Monday, December 21, 2009

“Work makes you free” sign theft conspiracy theories

The theft of the "Arbeit macht frei" sign from Gate I at the site of the former Nazi death camp at Auschwitz showed one politician from the ruling Civic Platform party has delusions of an outside conspiracy, trying to make Poland look bad. (photo: Police image of alleged criminal working for dark international forces?)

The sign disappeared for three days before police, acting on a tip off, arrested five men up near Torun. They are accused of arriving at the Auschwitz museum site at around 03.00 CET Friday morning, unscrewing the five metre sign, hauling what weights anything up to 40 kilograms 400 metres, through a hole in the fence and into a van and then driving it up to northern Poland. There they sawed it into three bits and then hid it in the woods.

In those three days, politicians and others inside and outside Poland expressed how shocked they were, etc, and some pointed to dark motives behind the theft.

Avner Shalev, head of the Yad Vashem Holocaust memorial in Jerusalem was reported to have said: " This act constitutes an act of war."

A theory that neo-Nazis had set the whole thing up rapidly did the rounds. Others thought that this was a set up by those who want to do Poland down.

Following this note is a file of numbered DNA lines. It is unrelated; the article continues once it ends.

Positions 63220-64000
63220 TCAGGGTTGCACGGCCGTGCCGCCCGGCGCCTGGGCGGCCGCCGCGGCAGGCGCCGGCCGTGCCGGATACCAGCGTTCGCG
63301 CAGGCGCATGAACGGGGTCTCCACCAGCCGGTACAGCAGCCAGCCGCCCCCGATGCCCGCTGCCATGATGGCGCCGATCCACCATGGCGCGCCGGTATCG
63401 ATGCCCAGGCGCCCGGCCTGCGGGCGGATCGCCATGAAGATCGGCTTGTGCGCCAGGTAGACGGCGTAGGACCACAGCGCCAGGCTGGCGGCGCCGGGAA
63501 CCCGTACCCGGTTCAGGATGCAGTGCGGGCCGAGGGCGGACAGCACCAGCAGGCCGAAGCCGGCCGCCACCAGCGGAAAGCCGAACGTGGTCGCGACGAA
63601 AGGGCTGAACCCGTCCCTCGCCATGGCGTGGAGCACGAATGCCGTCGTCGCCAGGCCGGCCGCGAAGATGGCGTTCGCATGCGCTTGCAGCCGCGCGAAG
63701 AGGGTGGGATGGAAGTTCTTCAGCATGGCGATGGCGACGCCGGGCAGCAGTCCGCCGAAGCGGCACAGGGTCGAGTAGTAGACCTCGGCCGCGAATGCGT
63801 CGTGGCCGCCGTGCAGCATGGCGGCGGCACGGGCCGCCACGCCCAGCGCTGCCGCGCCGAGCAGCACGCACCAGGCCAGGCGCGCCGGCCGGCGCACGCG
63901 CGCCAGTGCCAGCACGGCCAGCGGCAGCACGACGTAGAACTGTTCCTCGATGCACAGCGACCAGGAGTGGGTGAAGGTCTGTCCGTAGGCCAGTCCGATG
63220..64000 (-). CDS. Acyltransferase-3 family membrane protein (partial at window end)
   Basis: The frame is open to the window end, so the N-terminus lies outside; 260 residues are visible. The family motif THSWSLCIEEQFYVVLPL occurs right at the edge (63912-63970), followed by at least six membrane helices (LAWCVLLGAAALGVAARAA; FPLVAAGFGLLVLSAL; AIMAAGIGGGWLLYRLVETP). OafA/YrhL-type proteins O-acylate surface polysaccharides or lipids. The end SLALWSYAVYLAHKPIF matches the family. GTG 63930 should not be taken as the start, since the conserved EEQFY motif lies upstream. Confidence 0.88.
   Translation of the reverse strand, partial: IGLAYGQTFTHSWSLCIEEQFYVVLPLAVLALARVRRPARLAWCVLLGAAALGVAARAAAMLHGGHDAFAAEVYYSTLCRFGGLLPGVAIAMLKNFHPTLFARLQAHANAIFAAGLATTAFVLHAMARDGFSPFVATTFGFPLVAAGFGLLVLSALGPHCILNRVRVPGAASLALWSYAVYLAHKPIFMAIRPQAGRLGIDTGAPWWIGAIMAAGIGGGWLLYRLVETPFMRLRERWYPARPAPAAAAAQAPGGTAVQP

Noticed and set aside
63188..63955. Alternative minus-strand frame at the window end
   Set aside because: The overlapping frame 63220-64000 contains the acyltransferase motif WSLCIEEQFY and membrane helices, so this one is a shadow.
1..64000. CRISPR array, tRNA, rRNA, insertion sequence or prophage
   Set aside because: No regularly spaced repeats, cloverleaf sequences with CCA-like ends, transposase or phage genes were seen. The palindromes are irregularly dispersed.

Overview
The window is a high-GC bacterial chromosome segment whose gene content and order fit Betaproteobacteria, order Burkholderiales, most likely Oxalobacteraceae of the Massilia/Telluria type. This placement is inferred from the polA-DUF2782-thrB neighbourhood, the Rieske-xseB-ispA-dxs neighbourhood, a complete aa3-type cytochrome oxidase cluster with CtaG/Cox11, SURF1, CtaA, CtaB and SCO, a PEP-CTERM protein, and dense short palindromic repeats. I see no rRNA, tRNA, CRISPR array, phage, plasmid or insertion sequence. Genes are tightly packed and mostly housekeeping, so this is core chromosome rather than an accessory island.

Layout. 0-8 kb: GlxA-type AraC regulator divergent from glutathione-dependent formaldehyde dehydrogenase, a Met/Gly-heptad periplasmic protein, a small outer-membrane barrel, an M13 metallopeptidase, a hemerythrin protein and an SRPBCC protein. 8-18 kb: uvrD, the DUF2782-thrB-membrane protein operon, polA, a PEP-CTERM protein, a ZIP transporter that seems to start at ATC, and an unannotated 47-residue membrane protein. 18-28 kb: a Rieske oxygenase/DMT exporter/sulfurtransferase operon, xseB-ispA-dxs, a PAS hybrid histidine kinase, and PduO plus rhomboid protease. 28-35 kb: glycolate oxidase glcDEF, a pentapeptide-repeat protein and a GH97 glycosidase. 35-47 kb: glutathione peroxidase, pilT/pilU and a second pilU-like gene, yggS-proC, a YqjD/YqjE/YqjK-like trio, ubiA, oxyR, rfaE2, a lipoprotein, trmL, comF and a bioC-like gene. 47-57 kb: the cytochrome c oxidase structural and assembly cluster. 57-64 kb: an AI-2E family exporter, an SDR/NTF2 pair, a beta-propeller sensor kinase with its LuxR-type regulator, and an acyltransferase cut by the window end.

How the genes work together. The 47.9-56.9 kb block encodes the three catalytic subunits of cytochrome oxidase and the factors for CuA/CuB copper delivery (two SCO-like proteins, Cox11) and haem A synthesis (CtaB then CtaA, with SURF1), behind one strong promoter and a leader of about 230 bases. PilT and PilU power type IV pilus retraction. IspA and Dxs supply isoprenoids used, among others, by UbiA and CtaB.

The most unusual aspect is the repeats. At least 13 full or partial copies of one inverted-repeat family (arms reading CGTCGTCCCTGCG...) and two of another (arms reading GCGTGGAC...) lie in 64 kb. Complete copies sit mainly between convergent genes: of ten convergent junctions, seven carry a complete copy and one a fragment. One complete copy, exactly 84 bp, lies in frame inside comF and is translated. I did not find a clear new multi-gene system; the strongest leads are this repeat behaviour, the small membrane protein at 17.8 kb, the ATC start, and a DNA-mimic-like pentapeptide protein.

Civic Plarform’s Pawel Gras said the motive behind the Auschwitz sign theft could be to damage Poland’s international reputation ahead of January’s 65th anniversary celebrations of the liberation of the death camp on January 27. The timing of the theft was “no accident,” he told Radio Zet.

“If the case is not solved by [January] all of the attention will be on the theft and not the message that should be coming out of Poland,” Gras said Sunday.

That this was a criminal act, pure and simple, did not come into it in those three days when the sign was a sign of the times - when everyone sees a deep, dark motive of international scope behind everything that happens.

Today, however, everyone is saying that the gang of men, all known criminals, must have been paid by some weirdo collector. They were not neo-nazis. They were not international provocators.

But that’s a bit boring, isn’t it? I prefer what Gras might be implying: It’s the Russians wot did it!

Thursday, December 17, 2009

Lech Poznan go to Bethlehem

Football club releases excruciating Christmas song. Reindeers weep. So does Cliff Richard.

There have been some great Christmas songs in the past - but not many. There have been a few mediocre Christmas songs in the past - but not that many, either, What there has been, however, is a great deal of utter, utter rubbish Christmas songs. The list is almost endless.